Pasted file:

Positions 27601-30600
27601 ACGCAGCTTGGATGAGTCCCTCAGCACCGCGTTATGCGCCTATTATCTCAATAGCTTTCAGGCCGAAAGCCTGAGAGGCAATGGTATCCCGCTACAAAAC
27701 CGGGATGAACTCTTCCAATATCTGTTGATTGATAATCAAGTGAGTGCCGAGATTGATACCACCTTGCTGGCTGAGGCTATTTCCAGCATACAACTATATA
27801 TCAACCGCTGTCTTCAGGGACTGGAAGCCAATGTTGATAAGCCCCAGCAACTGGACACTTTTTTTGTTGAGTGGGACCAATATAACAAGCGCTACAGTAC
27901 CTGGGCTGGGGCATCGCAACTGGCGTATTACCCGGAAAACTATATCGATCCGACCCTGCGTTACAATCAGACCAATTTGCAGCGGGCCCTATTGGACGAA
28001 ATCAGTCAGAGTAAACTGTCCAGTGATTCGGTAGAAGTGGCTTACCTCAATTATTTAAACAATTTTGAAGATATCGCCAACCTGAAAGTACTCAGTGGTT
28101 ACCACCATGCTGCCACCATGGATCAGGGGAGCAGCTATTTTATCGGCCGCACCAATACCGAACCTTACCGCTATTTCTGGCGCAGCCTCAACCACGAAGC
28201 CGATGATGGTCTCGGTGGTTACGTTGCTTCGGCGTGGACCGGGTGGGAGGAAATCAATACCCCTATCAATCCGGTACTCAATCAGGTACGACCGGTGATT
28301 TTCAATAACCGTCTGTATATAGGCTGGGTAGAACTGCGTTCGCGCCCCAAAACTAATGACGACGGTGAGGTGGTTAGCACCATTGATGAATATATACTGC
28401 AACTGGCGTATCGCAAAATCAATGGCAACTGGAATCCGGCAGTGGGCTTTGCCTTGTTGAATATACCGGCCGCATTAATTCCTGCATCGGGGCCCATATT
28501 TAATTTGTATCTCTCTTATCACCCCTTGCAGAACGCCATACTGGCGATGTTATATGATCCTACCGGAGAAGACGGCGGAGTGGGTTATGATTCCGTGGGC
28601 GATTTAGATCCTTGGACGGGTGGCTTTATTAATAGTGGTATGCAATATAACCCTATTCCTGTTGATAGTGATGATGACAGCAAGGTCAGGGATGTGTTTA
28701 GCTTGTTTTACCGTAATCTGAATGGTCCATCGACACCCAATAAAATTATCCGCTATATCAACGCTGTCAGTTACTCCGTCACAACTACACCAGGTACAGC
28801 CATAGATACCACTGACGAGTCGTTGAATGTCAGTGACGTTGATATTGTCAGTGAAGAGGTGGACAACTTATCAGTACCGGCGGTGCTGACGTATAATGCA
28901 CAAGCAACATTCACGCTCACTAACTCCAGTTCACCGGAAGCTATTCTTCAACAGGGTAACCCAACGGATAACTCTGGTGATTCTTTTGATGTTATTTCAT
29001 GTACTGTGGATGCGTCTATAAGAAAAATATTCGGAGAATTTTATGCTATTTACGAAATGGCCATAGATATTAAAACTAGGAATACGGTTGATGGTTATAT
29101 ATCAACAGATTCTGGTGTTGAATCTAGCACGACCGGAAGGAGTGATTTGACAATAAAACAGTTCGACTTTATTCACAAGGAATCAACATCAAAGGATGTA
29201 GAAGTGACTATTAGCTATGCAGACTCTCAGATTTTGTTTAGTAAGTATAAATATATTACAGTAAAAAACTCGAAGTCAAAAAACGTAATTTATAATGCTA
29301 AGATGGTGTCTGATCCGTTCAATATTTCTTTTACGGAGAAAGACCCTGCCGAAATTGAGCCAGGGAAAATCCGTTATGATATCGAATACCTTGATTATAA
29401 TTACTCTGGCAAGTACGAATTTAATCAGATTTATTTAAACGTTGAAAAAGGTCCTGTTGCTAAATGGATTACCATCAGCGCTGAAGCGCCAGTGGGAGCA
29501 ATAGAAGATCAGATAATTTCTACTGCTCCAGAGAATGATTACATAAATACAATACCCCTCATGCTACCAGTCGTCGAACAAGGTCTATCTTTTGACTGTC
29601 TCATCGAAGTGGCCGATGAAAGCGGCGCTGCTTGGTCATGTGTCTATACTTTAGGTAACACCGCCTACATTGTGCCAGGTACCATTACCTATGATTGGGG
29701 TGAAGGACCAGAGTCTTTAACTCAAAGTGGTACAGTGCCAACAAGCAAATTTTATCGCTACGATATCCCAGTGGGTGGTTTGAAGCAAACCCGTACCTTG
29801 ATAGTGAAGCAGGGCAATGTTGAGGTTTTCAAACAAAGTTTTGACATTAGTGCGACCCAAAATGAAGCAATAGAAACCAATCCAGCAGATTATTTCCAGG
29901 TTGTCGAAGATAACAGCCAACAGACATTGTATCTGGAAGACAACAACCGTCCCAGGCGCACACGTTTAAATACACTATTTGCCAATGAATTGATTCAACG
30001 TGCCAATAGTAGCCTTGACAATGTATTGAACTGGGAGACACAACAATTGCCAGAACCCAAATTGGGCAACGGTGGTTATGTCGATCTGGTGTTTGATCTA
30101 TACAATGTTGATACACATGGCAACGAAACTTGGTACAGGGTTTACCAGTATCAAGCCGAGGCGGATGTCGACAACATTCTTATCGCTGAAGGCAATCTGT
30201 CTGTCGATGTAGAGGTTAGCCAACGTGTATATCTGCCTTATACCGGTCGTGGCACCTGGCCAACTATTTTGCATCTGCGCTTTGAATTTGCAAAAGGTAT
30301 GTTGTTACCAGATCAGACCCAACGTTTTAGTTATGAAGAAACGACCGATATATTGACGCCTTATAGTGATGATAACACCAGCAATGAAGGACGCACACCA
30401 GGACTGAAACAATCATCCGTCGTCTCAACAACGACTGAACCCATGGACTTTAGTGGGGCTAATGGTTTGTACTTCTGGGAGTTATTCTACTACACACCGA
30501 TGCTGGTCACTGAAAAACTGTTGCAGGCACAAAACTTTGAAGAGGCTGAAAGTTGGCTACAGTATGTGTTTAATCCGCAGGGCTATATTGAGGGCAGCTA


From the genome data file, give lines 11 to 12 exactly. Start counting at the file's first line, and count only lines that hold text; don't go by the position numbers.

28501 TAATTTGTATCTCTCTTATCACCCCTTGCAGAACGCCATACTGGCGATGTTATATGATCCTACCGGAGAAGACGGCGGAGTGGGTTATGATTCCGTGGGC
28601 GATTTAGATCCTTGGACGGGTGGCTTTATTAATAGTGGTATGCAATATAACCCTATTCCTGTTGATAGTGATGATGACAGCAAGGTCAGGGATGTGTTTA